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Year End Inspiration: A Positive Message From Cliff and Rein

Year End Inspiration: A Positive Message From Cliff and Rein

The reason I am re-posting this article is not only because this is my Grandpa and I'm super proud, but this is the example that was set for me and these are the standards that I, and my business, attempt to live up to... Thank you, Grandpa!

 

Kelowna Daily Courier: Sunday, November 23, 2014 3:00 amgrandpa-252x300

By Tim Schroeder

You’ve never heard of Cliff and Rein, but they are two of my heroes. Cliff used to live in Edmonton but now lives in Heaven. Rein is a long-time Valley resident who is well into his 90s.

Cliff came to my attention first. We were planning a new church building for the congregation I led in south Edmonton. Our congregation was small and not well-resourced, but we were in desperate need of a facility upgrade.

Cliff was opposed to the project. He spoke against it at a public meeting and when the vote was taken, his was the first hand to go up on the nay side. The vote passed, however, with just enough votes to proceed.

When the meeting concluded, I saw Cliff approaching me and I cringed. As he got closer, however, he thrust his hand out and gave me a hearty handshake. Then he reached into his pocket and took out a cheque and handed it to me. It was for $10,000, a significant sacrifice for him.

He looked me in the eye and said, “Well pastor, if we’re going to build this thing, let’s get going.” He patted my back and left.

I stood there, mouth agape. He was against the project. He spoke against it and voted against it, yet had just given the first donation to proceed. It has taken me years to process that level of maturity.

Rein was cut from the same cloth. During one of our many building projects here in Kelowna, Rein expressed his concern and opposition to the project. He thought it was too big and too expensive and would put us at risk.

The motion to proceed passed, however, and it came time to build. We have always depended on a significant amount of volunteer labour on our projects and building day came.

Guess who was first on the job site, work boots on, ready to proceed? I had tears in my eyes as I welcomed him. He didn’t even want the project, yet he was first on site to help build it. Once again, I continue to process that kind of maturity.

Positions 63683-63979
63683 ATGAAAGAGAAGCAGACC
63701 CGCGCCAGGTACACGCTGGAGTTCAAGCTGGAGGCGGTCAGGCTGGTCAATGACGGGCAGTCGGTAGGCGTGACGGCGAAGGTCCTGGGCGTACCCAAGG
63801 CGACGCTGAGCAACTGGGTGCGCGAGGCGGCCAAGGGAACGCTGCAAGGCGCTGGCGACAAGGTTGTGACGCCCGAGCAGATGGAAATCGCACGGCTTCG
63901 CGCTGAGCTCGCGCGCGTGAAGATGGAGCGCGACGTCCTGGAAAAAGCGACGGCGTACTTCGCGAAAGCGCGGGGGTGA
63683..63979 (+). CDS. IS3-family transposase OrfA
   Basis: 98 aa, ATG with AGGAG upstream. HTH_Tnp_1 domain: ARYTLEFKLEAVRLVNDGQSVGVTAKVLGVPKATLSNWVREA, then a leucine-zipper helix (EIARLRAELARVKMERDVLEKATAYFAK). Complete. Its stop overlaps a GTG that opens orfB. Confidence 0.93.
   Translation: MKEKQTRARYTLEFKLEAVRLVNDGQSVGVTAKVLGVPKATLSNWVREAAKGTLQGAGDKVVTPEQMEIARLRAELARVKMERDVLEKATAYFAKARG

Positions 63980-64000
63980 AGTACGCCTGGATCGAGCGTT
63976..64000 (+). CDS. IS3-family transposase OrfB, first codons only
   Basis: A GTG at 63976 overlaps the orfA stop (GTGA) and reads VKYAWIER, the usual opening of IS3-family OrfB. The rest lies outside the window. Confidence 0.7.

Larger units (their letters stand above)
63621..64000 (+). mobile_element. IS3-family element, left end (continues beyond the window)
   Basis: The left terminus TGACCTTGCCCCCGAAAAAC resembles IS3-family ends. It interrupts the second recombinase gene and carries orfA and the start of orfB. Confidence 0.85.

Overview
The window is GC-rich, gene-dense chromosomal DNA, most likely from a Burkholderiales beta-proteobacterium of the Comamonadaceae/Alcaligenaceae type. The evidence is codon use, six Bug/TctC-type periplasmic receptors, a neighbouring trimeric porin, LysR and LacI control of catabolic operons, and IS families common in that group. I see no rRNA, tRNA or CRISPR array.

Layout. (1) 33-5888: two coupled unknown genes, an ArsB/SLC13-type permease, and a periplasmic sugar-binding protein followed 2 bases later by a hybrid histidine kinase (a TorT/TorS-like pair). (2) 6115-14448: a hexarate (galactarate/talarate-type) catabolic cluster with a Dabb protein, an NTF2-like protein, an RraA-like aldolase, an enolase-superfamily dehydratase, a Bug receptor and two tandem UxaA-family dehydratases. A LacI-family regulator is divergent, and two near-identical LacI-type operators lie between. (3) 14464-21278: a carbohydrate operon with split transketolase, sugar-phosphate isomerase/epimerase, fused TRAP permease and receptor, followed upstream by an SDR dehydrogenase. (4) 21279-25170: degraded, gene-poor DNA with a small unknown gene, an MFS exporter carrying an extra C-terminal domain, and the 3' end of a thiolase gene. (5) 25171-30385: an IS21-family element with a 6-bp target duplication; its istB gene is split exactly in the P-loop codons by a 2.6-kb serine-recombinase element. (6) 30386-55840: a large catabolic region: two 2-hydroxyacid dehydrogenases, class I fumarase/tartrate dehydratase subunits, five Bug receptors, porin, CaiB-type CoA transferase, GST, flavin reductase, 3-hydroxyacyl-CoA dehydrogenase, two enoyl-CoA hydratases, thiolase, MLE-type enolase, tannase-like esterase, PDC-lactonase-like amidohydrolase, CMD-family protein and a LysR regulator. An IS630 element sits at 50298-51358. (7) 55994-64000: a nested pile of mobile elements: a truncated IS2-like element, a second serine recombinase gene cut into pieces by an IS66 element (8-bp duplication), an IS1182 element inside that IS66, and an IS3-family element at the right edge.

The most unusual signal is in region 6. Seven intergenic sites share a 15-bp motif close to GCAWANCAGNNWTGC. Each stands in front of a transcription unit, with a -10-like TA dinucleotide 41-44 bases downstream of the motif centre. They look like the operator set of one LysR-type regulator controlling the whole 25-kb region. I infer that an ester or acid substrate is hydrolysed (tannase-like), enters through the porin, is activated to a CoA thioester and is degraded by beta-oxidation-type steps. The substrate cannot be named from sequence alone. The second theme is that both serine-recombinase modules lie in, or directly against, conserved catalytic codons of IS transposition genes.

What does this have to do with you? We have just come through the process of civic elections. During the campaign, people stepped forward with all sorts of proposals. Some individuals and proposals won support, others have gone down in defeat.

Now what? What if your ideas and candidates lost? Does it mean four years of grumbling, complaining and opposing everything put forward by those who won?

My suggestion is to listen to Cliff and Rein. Nobody wins if our cities become divided. No one wins if bitterness and opposition occurs. One of the treasures we possess in Canada is the right to put ideas forward, support candidates of our choosing and then cast our vote. It’s a treasure we take for granted but a treasure nevertheless.

Is the system flawed? Absolutely. But it is still among the best in the world. We can debate, disagree and vote for or against anyone we choose.

But then election day comes, ballots are cast and decisions rendered. What then? Well, then it’s time for us all to get on the same side and pull together to make our community the best it can be. It’s time to do everything possible to make the mayor, council and school board a roaring success.

In fact, I’ll go further and suggest that doing so is not just a good idea, it is our God-given responsibility. That doesn’t mean we approve each move or blindly accept every decision. Part of the beauty of our system is that critique contributes to better outcomes than if the population remained silent.

What our God-given responsibility looks like, however, is this:

We are bound to treat our leaders with respect. We do not need to agree, but we do need to respect both individuals and positions.

I cringe at some of the comments made in some letters to the editor or on-line chatter. Childish name-calling is just that, childish, and it is destructive to the well-being of our community. It’s time for respect.

Second, we are obliged to pray for our leaders. We are to ask for divine guidance and wisdom for them. It doesn’t take a rocket scientist to realize that if our leaders do better, we all win.

Finally, as Christian citizens we are to be above reproach in our own citizenship. Even a weak leader can succeed if he or she has a great team behind them.

It has been an exciting fall contemplating all the potential configurations of our new councils. Now that the dye has been cast, let’s follow the examples of Cliff and Rein and pull together to make our Valley the best it can be.

Tim Schroeder is a pastor at Trinity Baptist Church and Chaplain to the Kelowna Rockets and RCMP.

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